The weather kicks sideways this time of year. It’s not always as bad as the year we got 39 inches of snow in one night in March and were snowed in for three days, but there’s always something.
It was warm as a sweet late May in the mountains three days ago, the time the redbuds and mountain laurel are in bloom, and sometimes dogwoods. But now we’re just grumping about it, siting under four inches of fluffy snow. It looks pretty resting soft on trees turning the world a shining, heavenly white in the morning sun, but it isn’t really welcome. Continue reading “That Time of Year”
It rained in the mountains last night.
The forest came alive, from the laurels and ferns
To the tops of oaks and maples 60 feet above.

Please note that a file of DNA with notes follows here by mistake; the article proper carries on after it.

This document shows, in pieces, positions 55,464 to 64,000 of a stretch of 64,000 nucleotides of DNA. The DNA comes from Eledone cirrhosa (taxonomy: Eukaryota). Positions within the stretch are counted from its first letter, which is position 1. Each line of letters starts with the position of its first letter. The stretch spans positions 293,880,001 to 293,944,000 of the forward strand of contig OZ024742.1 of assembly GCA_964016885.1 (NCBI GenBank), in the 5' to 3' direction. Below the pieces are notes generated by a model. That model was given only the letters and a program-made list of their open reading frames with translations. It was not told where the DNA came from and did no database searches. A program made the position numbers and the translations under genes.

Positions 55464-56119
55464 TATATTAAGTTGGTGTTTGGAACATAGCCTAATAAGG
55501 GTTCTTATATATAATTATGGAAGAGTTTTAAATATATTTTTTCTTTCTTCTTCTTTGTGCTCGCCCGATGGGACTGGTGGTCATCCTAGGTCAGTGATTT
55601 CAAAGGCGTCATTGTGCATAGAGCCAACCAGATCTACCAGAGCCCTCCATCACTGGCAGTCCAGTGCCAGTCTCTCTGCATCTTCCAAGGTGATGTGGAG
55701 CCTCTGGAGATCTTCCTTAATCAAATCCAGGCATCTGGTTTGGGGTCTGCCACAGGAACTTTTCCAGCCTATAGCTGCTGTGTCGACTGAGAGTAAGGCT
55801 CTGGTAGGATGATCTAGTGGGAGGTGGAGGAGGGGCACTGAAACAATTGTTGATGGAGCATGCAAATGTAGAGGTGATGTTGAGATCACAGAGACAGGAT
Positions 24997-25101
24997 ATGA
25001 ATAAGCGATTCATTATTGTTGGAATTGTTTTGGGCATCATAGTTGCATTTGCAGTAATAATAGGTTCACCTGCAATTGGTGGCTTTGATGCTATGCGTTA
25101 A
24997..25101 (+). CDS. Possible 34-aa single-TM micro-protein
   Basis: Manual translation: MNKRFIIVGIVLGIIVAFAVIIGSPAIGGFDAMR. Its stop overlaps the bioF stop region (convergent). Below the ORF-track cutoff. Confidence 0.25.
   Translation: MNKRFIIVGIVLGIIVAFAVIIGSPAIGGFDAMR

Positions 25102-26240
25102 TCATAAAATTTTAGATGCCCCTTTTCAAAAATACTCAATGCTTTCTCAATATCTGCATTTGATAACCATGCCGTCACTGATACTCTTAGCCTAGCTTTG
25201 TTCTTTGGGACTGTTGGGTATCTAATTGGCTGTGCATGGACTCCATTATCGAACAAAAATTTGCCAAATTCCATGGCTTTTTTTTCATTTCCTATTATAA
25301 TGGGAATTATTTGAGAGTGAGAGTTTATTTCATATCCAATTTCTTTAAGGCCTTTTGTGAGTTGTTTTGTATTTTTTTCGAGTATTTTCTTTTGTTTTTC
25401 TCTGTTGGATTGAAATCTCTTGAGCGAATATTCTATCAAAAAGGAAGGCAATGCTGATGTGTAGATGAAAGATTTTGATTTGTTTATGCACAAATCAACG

And through it all, the whispering chatter of the stream,
Full of itself, full of energy, falls endlessly over
mossy rocks on its long journey to the sea.
You can feel the eagerness of everything, sense the tree
Roots grabbing harder, drinking deep, their tops waving the news in the wind.
Sunlight finds its way down through gaps
And flares on dancing leaves as it glints, sings silently
Of the joy of life reborn, of thirst quenched, of balance restored.
Seven kinds of birds sound their challenges,
Race through the canopy harvesting food
For pinfeathered chicks urgently waiting in shadows.
I come here when my heart is dry, to feel the moment.
I come here after the rain to sink my roots in, too,
And soak up the voices of the Earth, of the birds, of the sun and wind singing. Earth Mountain
by Jim Harrison
The moon comes up.
The moon goes down.
This is to inform you
that I didn’t die young.
Age swept past me
but I caught up.
Spring has begun here and each day
brings new birds up from Mexico.
Yesterday I got a call from the outside
world but I said no in thunder.
I was a dog on a short chain
and now there’s no chain.